How To Pick A Turkey For Your Thanksgiving Dinner

How To Pick A Turkey For Your Thanksgiving Dinner

What do I love about Thanksgiving??? It’s all about grilling the turkey and eating. Of course, being thankful for what we have, especially our family and friends.

This is one of those holidays that I have two, sometimes three grills going at the same time. The turkey on one, side dishes and appetizers on the others!!

In the US, turkeys are raised mostly for meat production. About forty five million birds will be consumed for Thanksgiving alone!! Most consumers prefer breast meat to dark meat.

Gone are the days of dried out breast meat and under cooked thighs. Here to stay are locally grown and cared for turkeys, that result in a fresher and tastier bird.

Some of the most popular types of turkeys are:
Heritage Turkeys are a throwback to how turkeys used to taste a few hundred years ago.

They are becoming more and more popular every year. Heritage turkeys have a slower growth rate, and a longer life. They live mostly outdoors, and mate naturally. The meat has a stronger flavor, almost gamy. There is also less white meat on these birds.

Organic Turkeys are fed a diet of only organic feed; mostly a combination of corn and soybean meal. They do not administer any antibiotics in these birds. The price of organic feed is about three times the price of conventional feed, which is why they are pricier.  

Pasture Raised Turkeys are raised outside and allowed to hunt for insects and eat some grasses. They are also fed to ensure proper nutrition. This varied diet produces more flavor in the meat.

Free Range Turkeys are allowed to roam freely outdoors for at least part of the day, instead of being cooped up in a house 24 hours a day. This creates a less stressful environment. The outdoor area is more than likely fenced in.

 All Natural Turkeys have no artificial flavorings or preservatives. But may include natural flavorings. They are minimally processed.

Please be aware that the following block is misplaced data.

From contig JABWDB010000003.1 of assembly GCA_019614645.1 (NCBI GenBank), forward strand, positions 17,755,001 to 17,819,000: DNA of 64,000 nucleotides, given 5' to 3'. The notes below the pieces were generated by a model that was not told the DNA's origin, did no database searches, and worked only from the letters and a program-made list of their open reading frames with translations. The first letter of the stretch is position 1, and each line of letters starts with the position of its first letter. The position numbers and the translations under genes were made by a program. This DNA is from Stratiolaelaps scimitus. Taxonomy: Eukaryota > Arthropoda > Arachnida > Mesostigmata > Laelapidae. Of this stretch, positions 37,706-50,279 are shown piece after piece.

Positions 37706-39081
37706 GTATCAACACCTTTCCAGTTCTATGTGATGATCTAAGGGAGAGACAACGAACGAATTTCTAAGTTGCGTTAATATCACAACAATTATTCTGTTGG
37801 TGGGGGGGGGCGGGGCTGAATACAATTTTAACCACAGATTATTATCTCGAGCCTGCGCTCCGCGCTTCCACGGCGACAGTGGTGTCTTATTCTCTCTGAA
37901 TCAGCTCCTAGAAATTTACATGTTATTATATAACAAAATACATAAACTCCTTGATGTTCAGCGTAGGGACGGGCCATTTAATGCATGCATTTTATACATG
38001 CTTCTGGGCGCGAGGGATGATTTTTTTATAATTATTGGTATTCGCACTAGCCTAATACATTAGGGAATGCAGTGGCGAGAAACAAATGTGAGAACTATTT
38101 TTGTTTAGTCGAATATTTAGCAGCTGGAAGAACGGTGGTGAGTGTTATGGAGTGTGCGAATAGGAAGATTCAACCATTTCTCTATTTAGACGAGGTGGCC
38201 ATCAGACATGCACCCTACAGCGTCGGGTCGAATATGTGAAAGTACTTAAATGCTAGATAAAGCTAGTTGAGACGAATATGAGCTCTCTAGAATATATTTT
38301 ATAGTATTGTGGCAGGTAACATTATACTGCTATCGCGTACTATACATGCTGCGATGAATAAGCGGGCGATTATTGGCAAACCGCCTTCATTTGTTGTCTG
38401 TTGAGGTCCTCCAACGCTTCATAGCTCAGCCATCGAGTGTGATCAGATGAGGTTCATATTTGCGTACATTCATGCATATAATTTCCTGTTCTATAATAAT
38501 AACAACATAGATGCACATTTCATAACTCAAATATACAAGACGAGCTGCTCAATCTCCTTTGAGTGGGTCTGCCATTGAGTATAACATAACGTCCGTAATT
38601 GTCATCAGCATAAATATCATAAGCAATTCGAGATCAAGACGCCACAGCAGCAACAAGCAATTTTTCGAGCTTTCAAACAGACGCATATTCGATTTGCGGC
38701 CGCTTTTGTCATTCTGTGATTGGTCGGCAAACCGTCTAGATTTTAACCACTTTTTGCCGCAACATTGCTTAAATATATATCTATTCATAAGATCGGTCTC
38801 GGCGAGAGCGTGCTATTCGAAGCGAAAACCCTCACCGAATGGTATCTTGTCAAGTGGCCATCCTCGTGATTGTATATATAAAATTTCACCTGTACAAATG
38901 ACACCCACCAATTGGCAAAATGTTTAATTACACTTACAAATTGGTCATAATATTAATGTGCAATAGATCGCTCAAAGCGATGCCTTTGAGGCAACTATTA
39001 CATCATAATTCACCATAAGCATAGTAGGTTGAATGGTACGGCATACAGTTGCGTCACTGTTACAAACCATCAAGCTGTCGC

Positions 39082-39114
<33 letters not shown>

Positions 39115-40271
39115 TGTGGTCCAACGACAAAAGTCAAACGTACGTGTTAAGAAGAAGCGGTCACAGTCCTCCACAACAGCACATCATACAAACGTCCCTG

At my shop, we sell an All Natural fresh turkey that is locally grown on small Amish farms. They do not ship these birds across the country, allowing them to maintain freshness. They are raised in open, spacious houses with plenty of fresh air and water.



Here are a few turkey facts:

  • Most turkeys are between four to five months old. A young turkey must be less than eight months.
  • Hormones are not allowed in raising turkeys.
  • Antibiotics can be used to prevent disease but must have a withdrawal period before slaughter to ensure no residue is in the bird.
  • Most frozen turkeys are self-basting. This means they are injected with a solution that may contain butter or margarine, broth, water, salt, and flavor enhancers. Check the label for ingredients and percentage of added solution.
  • Frozen turkeys are chilled below zero degrees.
  • Fresh turkeys are chilled between twenty-six and forty degrees.
  • Today, both Hen turkeys and Tom turkeys have the same meat ratio and should be equally tender.

Here are 2 key tips that I will leave you with.
1. If you buy a frozen turkey, PLAN AHEAD. That bird will take about one day for every five pounds to safely defrost in your refrigerator!! Leave the bird in its original package and place a drip pan under the bird so it doesn’t leak onto something else. Never defrost at room temperature!!

2.  When trying to figure out how much turkey you should have for your guests, I suggest one pound per person. If you have big eaters, or want some leftovers figure a pound and a half per person. After all, who doesn’t love Turkey leftovers??

Before you carve into that beautiful bird, share your pictures on social media with us! #BestTurkeyEver

Looking for more turkey inspiration?  Be sure to check out more tips here and find your turkey recipe here

Happy Thanksgiving Grilling!!!

What are your thoughts? (1)

11.04.15

mike a

Another great & informative article from the meat king of Chicago, Mark Kolzopf!

11.03.15

Mark Holzkopf

Mike, your too kind my friend!!
Happy Thanksgiving to you and your family!!
Grill on!!
Mark

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